Investigators say crab boat was overloaded

Posted: Wednesday, February 02, 2005

ANCHORAGE - A crab boat that sank in the Bering Sea last month was carrying too much weight, according to Coast Guard investigators.

Five men on board the Big Valley died Jan. 15, the opening day of the opilio crab season, when the vessel sank 70 miles west of St. Paul Island, one of the Pribilof Islands.

Investigators said they cannot conclude that overloading caused the sinking. Still, they said the 92-foot vessel was hauling more heavy crab pots than were allowed under the boat's "stability letter," a document prepared last year by a professional maritime consultant that spells out how to load the boat safely.

The boat also was carrying thousands more pounds of bait than the letter specifies, Coast Guard investigators found.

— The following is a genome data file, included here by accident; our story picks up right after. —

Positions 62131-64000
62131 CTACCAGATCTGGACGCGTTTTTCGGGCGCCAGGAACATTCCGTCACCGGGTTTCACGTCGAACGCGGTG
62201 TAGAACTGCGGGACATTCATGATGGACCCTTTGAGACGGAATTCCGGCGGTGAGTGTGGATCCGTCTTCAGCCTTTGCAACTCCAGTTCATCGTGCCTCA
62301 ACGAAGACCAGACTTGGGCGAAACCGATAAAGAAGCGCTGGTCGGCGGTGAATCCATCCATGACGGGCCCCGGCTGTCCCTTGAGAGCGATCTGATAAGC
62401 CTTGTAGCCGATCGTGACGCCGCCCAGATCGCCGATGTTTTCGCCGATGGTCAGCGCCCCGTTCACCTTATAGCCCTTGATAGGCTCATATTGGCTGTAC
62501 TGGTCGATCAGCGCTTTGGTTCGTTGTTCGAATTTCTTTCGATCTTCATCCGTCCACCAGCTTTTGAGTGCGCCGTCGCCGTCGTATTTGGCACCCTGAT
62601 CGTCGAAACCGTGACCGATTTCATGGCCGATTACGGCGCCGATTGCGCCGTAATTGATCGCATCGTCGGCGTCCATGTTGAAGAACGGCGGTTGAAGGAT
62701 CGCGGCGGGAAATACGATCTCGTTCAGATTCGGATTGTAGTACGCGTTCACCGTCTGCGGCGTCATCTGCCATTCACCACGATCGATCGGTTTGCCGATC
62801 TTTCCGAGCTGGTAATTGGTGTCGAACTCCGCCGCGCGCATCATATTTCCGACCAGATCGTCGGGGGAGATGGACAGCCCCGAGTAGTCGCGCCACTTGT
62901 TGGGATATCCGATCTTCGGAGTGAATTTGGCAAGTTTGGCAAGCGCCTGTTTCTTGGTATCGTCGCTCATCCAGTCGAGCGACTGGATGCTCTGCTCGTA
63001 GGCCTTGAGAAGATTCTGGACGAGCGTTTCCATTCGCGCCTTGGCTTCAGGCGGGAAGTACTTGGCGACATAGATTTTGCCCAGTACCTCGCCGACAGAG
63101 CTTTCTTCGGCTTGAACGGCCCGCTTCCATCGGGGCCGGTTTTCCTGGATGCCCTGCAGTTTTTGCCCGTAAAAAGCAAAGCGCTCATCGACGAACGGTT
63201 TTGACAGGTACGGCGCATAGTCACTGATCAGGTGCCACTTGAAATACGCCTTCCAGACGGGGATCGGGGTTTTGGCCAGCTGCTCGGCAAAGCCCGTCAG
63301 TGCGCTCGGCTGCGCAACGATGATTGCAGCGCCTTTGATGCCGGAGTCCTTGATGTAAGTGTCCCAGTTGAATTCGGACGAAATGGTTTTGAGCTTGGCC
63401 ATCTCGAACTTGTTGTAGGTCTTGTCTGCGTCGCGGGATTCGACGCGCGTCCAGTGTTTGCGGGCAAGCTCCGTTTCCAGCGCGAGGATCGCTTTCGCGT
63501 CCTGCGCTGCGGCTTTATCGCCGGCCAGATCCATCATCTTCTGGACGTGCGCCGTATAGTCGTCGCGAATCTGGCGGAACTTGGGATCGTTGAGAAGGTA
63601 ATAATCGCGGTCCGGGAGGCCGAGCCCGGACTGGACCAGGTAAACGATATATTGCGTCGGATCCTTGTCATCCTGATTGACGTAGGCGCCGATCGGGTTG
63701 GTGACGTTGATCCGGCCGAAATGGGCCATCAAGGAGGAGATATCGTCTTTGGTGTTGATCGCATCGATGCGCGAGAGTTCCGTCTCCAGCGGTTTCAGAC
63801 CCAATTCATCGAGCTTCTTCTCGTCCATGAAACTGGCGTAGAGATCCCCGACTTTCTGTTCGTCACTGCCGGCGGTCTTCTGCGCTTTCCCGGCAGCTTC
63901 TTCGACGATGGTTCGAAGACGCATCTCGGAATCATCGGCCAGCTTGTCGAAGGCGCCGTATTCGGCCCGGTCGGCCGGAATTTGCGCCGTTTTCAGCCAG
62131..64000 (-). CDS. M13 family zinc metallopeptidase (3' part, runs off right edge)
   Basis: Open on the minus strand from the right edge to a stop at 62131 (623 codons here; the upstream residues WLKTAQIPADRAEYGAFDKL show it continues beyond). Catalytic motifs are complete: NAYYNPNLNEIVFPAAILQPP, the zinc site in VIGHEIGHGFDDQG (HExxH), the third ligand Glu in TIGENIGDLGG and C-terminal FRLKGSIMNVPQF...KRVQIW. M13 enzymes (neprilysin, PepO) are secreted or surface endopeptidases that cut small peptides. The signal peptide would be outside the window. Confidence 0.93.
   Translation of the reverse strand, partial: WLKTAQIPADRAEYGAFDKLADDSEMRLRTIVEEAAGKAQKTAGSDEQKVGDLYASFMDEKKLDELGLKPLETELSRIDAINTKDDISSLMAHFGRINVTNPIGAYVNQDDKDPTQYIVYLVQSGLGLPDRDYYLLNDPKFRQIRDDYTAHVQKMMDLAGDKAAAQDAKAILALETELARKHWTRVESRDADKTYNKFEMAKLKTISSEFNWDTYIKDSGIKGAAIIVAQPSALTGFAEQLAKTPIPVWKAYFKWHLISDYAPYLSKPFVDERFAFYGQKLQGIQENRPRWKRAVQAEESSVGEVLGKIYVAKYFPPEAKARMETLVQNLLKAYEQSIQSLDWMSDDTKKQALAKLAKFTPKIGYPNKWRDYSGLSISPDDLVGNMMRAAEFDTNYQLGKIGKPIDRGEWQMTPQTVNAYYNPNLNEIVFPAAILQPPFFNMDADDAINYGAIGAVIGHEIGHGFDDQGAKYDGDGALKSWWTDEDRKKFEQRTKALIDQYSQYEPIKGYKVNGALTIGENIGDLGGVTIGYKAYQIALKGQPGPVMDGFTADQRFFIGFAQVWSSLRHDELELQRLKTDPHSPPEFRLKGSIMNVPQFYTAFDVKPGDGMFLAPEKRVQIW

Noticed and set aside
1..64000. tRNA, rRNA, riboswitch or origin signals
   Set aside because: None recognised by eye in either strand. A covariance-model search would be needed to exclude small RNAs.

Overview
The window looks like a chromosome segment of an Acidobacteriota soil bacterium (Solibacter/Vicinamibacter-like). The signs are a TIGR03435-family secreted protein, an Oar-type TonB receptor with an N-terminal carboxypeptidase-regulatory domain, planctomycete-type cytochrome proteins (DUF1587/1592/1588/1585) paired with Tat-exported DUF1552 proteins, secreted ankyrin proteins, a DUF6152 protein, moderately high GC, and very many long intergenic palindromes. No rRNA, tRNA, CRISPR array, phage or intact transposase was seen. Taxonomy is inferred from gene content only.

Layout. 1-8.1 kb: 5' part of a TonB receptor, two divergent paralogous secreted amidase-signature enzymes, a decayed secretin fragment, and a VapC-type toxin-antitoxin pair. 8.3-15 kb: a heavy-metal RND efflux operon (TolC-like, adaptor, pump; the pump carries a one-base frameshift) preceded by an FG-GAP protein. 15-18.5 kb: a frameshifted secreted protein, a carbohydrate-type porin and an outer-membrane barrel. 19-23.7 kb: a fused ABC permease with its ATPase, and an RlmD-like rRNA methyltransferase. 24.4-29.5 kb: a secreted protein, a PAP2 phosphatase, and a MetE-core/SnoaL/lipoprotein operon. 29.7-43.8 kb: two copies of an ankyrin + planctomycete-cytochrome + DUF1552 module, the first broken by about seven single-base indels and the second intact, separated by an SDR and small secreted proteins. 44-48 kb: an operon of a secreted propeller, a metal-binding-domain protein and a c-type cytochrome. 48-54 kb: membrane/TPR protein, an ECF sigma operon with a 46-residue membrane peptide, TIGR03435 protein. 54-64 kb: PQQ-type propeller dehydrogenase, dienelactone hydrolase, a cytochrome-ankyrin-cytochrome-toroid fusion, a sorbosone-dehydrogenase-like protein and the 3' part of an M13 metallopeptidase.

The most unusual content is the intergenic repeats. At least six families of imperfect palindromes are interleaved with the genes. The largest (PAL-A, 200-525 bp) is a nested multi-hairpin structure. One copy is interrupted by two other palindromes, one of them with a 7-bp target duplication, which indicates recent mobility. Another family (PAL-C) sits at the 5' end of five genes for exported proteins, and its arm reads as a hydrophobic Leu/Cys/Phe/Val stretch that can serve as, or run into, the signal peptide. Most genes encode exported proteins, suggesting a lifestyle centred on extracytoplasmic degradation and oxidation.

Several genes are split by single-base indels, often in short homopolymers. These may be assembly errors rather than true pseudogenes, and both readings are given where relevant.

Factoring in the weight of diesel fuel and a full forward hold, the deck of the Big Valley should have been loaded with no more than 31 steel crab pots each weighing 600 pounds.

The squat, square pots should have been stood on edge on the deck with none stacked on top, according to the stability letter prepared by Jensen Maritime Consultants Inc. of Seattle.

Also, the vessel should have carried a maximum 5,000 pounds of herring, cod or other bait.

When the boat left Dutch Harbor, it was carrying 50 to 55 pots weighing 700 pounds each, the Coast Guard investigators believe, and they were stacked twice as high as they should have been. The boat carried 13,000 pounds of bait.

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